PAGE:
A couple of years before the John/Joan case became public, I was approached by a Brown professor of biology and anthropology, Anne Fausto-Sterling, about a teenager who had contacted her. This teenager had been born with ambiguous genitals and had been assigned female. Now, at the age of 13, she was being forced to take estrogen. This was more than upsetting, because she knew she was a he. A case like this hadn’t ever been reported, but Anne, along with many of her colleagues, suspected that the John/Joan case was an illegitimate basis for a flawed approach. Long story short – I helped Matt switch to male. In the course of all of this, Anne introduced me to the founder of the Intersex Society of North America, Cheryl Chase. I was the first pediatrician to sign onto Cheryl’s advisory committee, and I brought her to a meeting of the pediatric endocrine society. That caused quite a stir – that’s an understatement – but the next year, Cheryl was asked to speak. She told an audience of 300 pediatric endocrinologists that one of their most respected colleagues had arranged for her clitoris to be removed when she was an infant. The discussions that ensued were painful for the community of ped endos, but they resulted in the standards of care being changed over the next ten years. Those being trained in our discipline are now taught that they should be truthful and that an assigned gender may be the wrong one in as many as a third of patients. It follows that irreversible, appearance-altering surgery is not an emergency. It should be delayed until the child has developed into a boy or a girl and can assent to the surgery.

One reason I chose this subject for today is that my experience relating to sex development shaped who I was as a physician and as a care giver. Perhaps the thing that changed me the most was getting to know and work with some remarkable people, none of whom were physicians. As you probably know, doctors mostly learn from other doctors how to be doctors. I think there’s a better way. I already mentioned Anne Fausto-Sterling. Getting to know Anne and her work taught me just how much the humanities could tell us about how to care for our patients. Anne knew what was right in a field that was the domain of some very powerful physicians and psychologists who were the recognized authorities. She knew because she knew the science of human sexuality and the historical context.

I also mentioned that Anne introduced me to Cheryl Chase. (That’s a pseudonym by the way, one of several that she’s used in her career. Cheryl’s real name is Bo Laurent.) I think Bo is a genius. She graduated from MIT as a mathematician, then went on to work in Japan as a computer programmer when that was a new field. Then, later on, she decided to deal with what I guess was the most challenging thing in her life – knowing her identity and dealing with the harm that had been done to her. The result was a powerful advocate who changed a field of medicine and saved many, many people from a great deal of harm.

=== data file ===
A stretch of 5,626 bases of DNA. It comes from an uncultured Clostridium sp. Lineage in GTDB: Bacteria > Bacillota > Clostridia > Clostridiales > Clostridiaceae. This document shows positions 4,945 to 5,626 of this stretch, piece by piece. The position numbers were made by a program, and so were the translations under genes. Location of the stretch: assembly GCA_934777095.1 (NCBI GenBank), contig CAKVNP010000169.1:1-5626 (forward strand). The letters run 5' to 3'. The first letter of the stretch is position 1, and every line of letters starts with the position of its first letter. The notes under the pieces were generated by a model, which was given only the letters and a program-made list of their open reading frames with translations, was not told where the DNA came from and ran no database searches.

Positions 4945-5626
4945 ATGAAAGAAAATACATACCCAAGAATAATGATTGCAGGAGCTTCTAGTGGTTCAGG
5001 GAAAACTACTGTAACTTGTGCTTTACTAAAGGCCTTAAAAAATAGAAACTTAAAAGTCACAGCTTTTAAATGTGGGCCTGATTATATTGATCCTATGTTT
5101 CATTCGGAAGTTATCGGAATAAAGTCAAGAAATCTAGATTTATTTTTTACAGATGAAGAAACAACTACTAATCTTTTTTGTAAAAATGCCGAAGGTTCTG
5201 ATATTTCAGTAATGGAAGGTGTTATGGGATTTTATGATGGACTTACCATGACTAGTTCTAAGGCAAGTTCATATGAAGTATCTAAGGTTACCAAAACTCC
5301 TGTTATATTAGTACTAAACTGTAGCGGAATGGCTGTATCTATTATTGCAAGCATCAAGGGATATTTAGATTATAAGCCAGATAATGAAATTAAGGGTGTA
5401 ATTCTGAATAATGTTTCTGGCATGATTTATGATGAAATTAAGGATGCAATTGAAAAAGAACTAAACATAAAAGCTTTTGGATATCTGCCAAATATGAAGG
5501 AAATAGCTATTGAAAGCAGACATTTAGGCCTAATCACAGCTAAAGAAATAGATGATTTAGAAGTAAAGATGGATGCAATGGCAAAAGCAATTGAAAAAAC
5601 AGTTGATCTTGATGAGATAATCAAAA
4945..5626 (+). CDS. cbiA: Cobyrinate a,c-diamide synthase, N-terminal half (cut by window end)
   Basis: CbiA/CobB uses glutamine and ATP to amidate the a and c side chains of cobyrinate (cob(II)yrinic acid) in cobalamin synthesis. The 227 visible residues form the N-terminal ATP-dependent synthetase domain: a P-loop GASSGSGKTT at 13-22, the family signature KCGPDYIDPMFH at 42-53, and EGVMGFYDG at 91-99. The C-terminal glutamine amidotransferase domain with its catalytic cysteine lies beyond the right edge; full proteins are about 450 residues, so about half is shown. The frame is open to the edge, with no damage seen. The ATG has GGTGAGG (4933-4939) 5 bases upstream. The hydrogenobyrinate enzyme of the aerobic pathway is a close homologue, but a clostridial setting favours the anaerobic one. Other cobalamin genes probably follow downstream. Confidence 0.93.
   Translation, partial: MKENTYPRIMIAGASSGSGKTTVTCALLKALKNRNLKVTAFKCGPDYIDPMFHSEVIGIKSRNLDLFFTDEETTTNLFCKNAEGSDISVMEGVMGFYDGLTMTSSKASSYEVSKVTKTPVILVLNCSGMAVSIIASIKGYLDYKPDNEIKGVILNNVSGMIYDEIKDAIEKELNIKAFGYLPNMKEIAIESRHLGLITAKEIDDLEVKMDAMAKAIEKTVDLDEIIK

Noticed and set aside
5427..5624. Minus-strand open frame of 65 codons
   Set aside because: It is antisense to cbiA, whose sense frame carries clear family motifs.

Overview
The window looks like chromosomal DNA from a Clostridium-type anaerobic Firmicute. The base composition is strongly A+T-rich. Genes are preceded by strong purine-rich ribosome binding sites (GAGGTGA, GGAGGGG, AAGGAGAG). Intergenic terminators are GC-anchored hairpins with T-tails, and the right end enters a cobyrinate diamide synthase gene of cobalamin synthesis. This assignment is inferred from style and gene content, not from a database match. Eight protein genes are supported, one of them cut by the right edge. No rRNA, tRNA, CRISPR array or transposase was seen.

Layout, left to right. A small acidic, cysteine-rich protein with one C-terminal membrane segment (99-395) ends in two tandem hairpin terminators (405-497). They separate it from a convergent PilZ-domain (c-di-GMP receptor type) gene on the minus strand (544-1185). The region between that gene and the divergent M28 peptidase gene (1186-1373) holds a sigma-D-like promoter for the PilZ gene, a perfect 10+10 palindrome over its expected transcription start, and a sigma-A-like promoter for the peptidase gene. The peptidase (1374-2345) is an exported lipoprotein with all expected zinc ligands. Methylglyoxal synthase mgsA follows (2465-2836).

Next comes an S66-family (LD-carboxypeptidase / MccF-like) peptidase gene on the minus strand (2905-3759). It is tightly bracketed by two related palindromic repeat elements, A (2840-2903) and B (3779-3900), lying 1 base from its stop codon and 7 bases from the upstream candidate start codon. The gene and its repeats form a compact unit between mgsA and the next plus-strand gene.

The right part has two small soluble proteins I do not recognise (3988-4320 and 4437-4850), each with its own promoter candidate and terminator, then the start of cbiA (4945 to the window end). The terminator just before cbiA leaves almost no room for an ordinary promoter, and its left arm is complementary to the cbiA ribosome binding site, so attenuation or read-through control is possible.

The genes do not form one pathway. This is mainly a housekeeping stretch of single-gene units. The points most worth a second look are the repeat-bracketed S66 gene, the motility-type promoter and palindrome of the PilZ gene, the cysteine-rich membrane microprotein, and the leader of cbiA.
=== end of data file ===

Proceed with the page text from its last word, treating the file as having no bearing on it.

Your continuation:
The third person who helped me on my journey was Alice Dreger. Alice is a medical historian and ethicist. She’s also a wonderful writer with a sardonic but hilarious sense of humor. With Alice’s help, I realized that I’d been blindly obedient to my medical predecessors and their dogma. History can put things in perspective. In her book, “Hermaphrodites and the Medical Invention of Sex,” Alice used historical case studies to tell how we got to where we were. By the way, this history included a pope who was a biological female. Beyond this whole subject, if you want a stimulating view of scientific controversy and the meaning of intellectual freedom, read her more recent book, Galileo’s Middle Finger.

Back to why I chose to talk about this today. This experience of mine exemplified for me the importance of recognizing the autonomy of the individual, and to do so on the basis of scientific facts and standards of ethical behavior. I can’t help but think about this in the context of the current political climate. To deny a rational approach to gender self-identification and sexual orientation is to take an approach that belies science, facts and basic human dignity. In my mind, it’s is right up there with:

  • the climate isn’t changing,
  • racism isn’t a problem anymore,
  • and the earth is the center of the universe. (I know – this last one is ancient history, but I’m a recovering Catholic so I had to mention it.)

So, the next time you hear someone say that if you’re not a heterosexual man or woman you’re not normal and you need to be fixed, you can remind yourself that the science says that view is a bunch of hooey. We are meant to figure out, during our time as children and adolescents and adults, who we are and who we want to share our lives with. To deprive us of that opportunity is to take away that most fundamental right to live our lives as the person we are.

As I mentioned in my opening, I’m not a UU, but my wife Martha, who is, tells me that UUs care about one’s personal journey and personal discovery. Martha also told me about the principals of Unitarian Universalism: the inherent worth and dignity of every person, the importance of justice, equity and compassion in human relations, and that there should be a free and responsible search for truth and meaning. In retrospect, I think these principles were what motivated me to change my approach to infants and children with differences in sex development.

Maybe I’m more of a UU than I thought I was.